Monday, July 5, 2010

Thought for the day: All there is to thinking is seeing something noticeable that makes you see something you weren’t noticing, which makes you see something that isn’t even visible. — Anonymous

This bleary-eyed scribe and fellow Volunteer Jim didn’t dally during our visit to Dali over the weekend, but our flight back to Kunming in the wee hours last night made sleeping late a prudent way to gather the energy we knew we would need for the afternoon’s visit to the Hump Memorial, an all-school field trip.

Our students practiced in the morning for Wednesday’s Speech Festival, decided what to do for the last day’s celebration, but seemed more subdued than usual because they, too, were recovering from the weekend.

The curving road to the Hump Memorial, in the hills above the city, was interrupted by dusty construction and speed bumps, which made the bus ride less than comfortable, but we amused ourselves by singing and chatting with the teachers that filled the flipped-down seats in our vehicle. When we arrived at the steps leading to the memorial, we were a bit startled to see men with tiny red flashing lights at target points on their camouflage uniforms, but they were laughing and swinging their apparently plastic rifles in a casual manner; they may have been a civilian corps of some sort.

After reading—or attempting to read—the weather-beaten explanatory panels about the Japanese attacks on China beginning in 1937, the building of the Burma road, and the Kunming-based Flying Tigers who flew supplies to quickly built airfields, taking photos became the most popular activity, with our teachers wanting to “Take Photo” with each and all of the volunteers in various groupings. The school’s official photographer was snapping photos as fast as he could, too.

After placing bouquets at the memorial, we all walked to a meadow to dance, first learning, from May, the rhythmic steps of a Wa dance, and then doing French-Canadian and Russian dances led by Dixie. Despite our advising the teachers to wear practical shoes, many of the women wore their usual feminine high heels, somehow managing to stay upright while sashaying around the grassy circle.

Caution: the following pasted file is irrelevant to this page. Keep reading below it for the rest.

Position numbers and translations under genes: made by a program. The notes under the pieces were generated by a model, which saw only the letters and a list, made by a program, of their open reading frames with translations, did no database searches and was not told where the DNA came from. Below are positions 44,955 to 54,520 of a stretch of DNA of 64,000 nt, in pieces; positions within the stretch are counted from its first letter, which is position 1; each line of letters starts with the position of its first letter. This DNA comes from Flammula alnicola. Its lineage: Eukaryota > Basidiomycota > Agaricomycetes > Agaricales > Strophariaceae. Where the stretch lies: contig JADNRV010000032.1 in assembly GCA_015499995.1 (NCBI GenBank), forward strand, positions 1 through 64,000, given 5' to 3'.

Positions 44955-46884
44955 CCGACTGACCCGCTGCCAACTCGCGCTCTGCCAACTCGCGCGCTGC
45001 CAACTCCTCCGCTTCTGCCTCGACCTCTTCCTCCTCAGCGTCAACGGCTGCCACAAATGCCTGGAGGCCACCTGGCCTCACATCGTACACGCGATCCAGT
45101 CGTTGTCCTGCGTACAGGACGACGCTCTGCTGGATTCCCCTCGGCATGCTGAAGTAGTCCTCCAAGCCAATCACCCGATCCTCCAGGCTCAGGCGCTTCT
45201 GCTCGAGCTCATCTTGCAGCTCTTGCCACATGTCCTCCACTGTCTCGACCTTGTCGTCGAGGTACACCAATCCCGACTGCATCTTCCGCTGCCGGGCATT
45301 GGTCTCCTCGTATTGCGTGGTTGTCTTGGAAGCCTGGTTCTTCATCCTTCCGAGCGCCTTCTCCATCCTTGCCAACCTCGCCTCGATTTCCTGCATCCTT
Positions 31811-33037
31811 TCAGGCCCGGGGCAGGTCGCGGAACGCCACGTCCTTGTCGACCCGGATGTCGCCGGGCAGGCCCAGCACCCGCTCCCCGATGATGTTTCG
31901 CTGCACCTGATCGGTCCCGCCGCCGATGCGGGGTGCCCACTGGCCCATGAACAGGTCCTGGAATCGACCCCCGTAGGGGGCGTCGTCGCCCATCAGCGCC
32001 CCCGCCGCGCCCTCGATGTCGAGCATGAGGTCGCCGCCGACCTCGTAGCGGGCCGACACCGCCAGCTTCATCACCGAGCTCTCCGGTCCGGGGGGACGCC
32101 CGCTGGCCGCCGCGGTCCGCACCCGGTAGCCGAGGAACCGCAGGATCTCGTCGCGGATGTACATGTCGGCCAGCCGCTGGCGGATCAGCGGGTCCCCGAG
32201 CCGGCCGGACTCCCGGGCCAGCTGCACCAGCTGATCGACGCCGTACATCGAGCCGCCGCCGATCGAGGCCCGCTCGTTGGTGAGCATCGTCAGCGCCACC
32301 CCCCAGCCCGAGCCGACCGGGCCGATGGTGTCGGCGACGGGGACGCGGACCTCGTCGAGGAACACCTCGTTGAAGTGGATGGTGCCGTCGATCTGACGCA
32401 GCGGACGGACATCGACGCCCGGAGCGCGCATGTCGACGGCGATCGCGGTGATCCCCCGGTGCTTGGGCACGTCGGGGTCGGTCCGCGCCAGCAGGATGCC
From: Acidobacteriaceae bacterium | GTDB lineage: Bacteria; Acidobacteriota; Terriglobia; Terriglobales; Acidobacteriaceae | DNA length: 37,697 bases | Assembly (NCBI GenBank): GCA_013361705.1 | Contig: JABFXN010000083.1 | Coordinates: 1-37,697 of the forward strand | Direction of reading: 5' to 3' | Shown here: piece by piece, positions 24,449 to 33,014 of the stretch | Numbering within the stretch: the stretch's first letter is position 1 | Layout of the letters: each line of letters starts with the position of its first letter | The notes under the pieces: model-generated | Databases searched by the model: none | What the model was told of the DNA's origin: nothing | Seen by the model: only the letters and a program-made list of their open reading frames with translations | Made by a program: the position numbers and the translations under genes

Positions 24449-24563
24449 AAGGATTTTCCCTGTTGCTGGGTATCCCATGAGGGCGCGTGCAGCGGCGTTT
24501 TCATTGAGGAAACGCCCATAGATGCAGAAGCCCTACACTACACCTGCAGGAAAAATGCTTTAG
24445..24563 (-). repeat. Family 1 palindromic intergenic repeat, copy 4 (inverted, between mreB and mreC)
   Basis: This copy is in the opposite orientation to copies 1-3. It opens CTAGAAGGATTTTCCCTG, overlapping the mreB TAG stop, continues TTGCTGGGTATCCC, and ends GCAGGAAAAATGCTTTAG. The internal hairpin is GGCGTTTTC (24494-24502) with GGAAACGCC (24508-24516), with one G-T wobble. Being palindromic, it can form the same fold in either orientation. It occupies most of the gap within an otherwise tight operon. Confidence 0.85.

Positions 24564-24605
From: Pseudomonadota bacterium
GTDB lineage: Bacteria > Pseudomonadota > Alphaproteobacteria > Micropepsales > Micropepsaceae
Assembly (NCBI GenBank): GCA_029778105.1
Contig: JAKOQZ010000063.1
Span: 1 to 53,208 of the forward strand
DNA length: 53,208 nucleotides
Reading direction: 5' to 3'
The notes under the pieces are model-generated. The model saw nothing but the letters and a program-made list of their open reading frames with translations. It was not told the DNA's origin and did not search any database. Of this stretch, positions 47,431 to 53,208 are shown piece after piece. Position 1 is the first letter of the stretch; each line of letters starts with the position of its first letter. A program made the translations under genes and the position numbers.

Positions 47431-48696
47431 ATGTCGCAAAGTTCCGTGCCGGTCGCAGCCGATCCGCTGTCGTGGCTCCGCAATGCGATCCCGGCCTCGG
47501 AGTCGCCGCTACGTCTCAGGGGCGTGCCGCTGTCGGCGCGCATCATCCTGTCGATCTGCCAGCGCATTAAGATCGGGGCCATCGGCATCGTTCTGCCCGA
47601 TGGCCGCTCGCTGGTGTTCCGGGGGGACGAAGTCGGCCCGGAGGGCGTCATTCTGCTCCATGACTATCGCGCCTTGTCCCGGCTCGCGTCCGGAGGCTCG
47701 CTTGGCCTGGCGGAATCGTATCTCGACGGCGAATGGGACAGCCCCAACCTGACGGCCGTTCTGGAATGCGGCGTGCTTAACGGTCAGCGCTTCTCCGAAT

For the Global Volunteers, dinner at a Muslim restaurant was next on the schedule. The Peking duck, thick West Lake Beef Soup, eggplant disguised as a fish, and seven other colorful dishes delighted our palates, whether or not they were of authentic Muslim origin.

This day ended a bit oddly for me, as typing this journal entry was interrupted at 10 p.m. by a burp from the nearby water cooler, and water began leaking from the top of the machine. After I had soaked up the small spill with a towel, another burbling brought more water out of the container, and the almost empty bottle looked even emptier. My attempt to phone the reception desk didn’t work, so I reluctantly dressed and went downstairs, wondering how to explain the mystery if the attendant on duty didn’t speak English. I was in luck, and the Chinglish-speaking assistant called the maid on duty, who removed the water bottle and container, wiped up the spill, then installed a new container and full bottle; she even made sure that the hot water mechanism worked.

A long day is ending, and now I’ll rest my bones on the three quilts that inadequately pad my authentic Chinese bed in this complex country where seeing something obvious leads to seeing something I haven’t seen before, which leads me to something that wasn’t even visible.

– Nancy

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